Celebrate Christmas without a tree? Absolutely! Skip the chopped-down conifer, pass on the plastic fakes, and leave the live sapling planted out in the wild. Start a new tradition. You’ll save a tree, save the planet, and save money too.
I’m in the middle of another international move, marking the eighth Christmas that my daughter has experienced in a most atypical way. Families everywhere base travel on school holidays, and for us that usually meant trips happened in late December. No need to “tree up” since we weren’t staying home, which meant the run-up to the day was fairly Scrooge-like in terms of decor. Amanda took it on herself to make tabletop trees out of painted cardboard, like those I crafted from old magazines in a 1970s Girl Scout troop (lead image), or the one shown below made from corrugated cardboard.
Another year, she taped ornaments in a tree-shape on the inside face of our apartment entrance door, including some colorful fairy lights. A version appears below. She topped hers with a cut-out of Justin Beiber’s face (“Hey, ma, every tree needs a ‘star’!”).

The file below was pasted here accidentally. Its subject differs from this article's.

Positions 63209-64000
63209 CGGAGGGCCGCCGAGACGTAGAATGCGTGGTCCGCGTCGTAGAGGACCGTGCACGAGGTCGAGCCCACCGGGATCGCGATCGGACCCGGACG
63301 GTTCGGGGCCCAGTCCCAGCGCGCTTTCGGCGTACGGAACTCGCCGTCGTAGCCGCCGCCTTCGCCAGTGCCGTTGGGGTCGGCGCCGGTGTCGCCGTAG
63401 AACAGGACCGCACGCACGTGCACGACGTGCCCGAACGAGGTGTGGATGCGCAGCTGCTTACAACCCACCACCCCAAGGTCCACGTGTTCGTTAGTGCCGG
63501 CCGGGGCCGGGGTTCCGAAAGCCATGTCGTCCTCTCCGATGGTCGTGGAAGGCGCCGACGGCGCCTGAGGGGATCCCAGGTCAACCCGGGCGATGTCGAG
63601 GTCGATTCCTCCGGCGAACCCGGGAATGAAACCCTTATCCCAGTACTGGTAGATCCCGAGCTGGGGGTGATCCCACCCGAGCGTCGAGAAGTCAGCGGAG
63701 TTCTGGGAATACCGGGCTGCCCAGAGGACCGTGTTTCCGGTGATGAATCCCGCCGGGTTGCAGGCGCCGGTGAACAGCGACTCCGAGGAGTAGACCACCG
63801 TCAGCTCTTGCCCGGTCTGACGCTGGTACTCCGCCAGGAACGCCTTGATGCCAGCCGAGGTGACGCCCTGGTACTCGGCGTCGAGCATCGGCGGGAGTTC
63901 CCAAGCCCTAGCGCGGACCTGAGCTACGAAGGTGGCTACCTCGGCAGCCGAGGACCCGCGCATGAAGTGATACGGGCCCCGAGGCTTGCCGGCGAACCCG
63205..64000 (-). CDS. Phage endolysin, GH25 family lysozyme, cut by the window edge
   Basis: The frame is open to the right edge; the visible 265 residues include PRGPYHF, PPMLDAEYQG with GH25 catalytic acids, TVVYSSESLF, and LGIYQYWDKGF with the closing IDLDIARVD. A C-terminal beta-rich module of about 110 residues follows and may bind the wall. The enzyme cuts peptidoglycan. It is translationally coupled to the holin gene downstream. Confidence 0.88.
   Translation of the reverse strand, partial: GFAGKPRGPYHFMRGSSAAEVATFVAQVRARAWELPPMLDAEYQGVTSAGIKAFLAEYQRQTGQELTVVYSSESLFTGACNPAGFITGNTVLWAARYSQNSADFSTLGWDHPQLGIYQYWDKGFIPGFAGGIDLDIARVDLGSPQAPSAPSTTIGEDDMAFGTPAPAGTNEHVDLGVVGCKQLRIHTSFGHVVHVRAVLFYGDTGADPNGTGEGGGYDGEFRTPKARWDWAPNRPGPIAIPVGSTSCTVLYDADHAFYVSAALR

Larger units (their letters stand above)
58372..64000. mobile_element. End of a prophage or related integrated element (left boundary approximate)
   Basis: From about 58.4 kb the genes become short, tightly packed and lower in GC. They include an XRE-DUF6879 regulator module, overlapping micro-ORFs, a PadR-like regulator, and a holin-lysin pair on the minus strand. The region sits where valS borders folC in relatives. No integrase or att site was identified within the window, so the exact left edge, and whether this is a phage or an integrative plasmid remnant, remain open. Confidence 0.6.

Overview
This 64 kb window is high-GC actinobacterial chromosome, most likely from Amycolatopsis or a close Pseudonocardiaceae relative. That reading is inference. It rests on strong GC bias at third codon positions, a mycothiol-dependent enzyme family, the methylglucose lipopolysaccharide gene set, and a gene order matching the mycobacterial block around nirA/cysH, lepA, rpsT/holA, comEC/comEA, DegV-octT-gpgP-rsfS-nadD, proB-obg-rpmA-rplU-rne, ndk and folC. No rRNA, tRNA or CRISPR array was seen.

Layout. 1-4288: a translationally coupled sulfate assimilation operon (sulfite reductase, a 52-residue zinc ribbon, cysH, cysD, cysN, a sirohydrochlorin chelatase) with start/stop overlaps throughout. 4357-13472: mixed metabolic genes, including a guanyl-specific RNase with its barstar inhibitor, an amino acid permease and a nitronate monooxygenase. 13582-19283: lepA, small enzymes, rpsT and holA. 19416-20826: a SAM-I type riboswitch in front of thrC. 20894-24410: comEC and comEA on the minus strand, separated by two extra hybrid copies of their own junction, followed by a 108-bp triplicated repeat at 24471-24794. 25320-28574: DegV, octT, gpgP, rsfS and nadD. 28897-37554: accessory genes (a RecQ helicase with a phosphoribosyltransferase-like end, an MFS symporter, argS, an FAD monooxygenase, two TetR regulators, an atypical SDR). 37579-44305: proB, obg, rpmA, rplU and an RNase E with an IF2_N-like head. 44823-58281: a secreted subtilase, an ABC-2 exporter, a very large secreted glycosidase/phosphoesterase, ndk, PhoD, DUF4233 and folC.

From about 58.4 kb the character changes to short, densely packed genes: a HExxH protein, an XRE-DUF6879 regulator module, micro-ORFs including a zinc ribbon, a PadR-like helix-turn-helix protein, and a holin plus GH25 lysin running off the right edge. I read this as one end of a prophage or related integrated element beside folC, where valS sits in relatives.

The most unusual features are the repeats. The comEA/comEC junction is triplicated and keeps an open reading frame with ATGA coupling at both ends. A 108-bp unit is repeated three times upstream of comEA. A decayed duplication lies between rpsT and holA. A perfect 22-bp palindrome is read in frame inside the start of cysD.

But no need to take a page from my kid’s book. Tear a few from your own old magazines or phone directory, and repurpose some pages into a sculptural tree. Just be sure to send them to recycling when the holiday is over.
Can’t condone destroying old books? Then temporarily enlist them as holiday decoration, as shown below in the color-coded virtual Christmas tree. If you lack sufficient tomes in tonal alignment, add some quick book covers using old newspaper or kraft wrap.
Hello book lovers! Make some sense of those towers of hardcovers sprouting all over your digs, and stack them in a sort-of-tree-shape.Suggest you pass on the large tree light bulbs and go with low-voltage fairy lights instead. Don’t want to spoil the holidays with an unintended book burning.
I especially like this next one – borrow a neighbor’s ladder if you must – and you can find many variations on the theme. Trick it up in oversized paper ornaments as shown here – or wind some cotton cord through the steps and hang traditional tress decorations along the threadlines.
Glue shells (or buttons, or corks, or bottle caps) to a conical styrofoam base and create a forest of small trees that can be displayed year-round.
Or go fully eco-event-planner and paint empty egg cartons in a palette of greens, here trimmed with empty Keurig coffee cups. Be sure to use water-based or acrylic paints and non-toxic glues, so that the entire assemblage can be recycled when the party’s over.
Drop the Ho Ho Ho, and instead chant Reduce Reuse Recycle. It’s what the Ghost of Christmas Future is all about.